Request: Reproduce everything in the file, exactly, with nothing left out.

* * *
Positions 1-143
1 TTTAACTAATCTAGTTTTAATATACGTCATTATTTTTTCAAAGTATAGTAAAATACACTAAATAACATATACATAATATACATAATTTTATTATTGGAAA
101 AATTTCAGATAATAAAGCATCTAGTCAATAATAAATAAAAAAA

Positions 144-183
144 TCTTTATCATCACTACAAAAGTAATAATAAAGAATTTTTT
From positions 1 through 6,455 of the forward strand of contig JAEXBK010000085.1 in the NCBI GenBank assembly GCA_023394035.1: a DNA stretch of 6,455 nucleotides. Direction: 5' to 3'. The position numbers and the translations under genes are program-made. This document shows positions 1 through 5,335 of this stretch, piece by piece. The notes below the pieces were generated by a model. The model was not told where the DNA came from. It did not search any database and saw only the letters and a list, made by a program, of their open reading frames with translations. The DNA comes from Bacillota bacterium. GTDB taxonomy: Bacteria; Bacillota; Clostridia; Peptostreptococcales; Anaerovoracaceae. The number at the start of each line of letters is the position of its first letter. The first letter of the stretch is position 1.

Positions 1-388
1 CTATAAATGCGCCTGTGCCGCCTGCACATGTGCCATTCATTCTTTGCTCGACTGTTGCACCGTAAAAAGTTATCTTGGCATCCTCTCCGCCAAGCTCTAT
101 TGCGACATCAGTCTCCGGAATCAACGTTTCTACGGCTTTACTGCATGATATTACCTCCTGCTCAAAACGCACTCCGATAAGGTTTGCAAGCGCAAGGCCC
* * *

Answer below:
Positions 1-143
1 TTTAACTAATCTAGTTTTAATATACGTCATTATTTTTTCAAAGTATAGTAAAATACACTAAATAACATATACATAATATACATAATTTTATTATTGGAAA
101 AATTTCAGATAATAAAGCATCTAGTCAATAATAAATAAAAAAA

Positions 144-183
144 TCTTTATCATCACTACAAAAGTAATAATAAAGAATTTTTT
From positions 1 through 6,455 of the forward strand of contig JAEXBK010000085.1 in the NCBI GenBank assembly GCA_023394035.1: a DNA stretch of 6,455 nucleotides. Direction: 5' to 3'. The position numbers and the translations under genes are program-made. This document shows positions 1 through 5,335 of this stretch, piece by piece. The notes below the pieces were generated by a model. The model was not told where the DNA came from. It did not search any database and saw only the letters and a list, made by a program, of their open reading frames with translations. The DNA comes from Bacillota bacterium. GTDB taxonomy: Bacteria; Bacillota; Clostridia; Peptostreptococcales; Anaerovoracaceae. The number at the start of each line of letters is the position of its first letter. The first letter of the stretch is position 1.

Positions 1-388
1 CTATAAATGCGCCTGTGCCGCCTGCACATGTGCCATTCATTCTTTGCTCGACTGTTGCACCGTAAAAAGTTATCTTGGCATCCTCTCCGCCAAGCTCTAT
101 TGCGACATCAGTCTCCGGAATCAACGTTTCTACGGCTTTACTGCATGATATTACCTCCTGCTCAAAACGCACTCCGATAAGGTTTGCAAGCGCAAGGCCC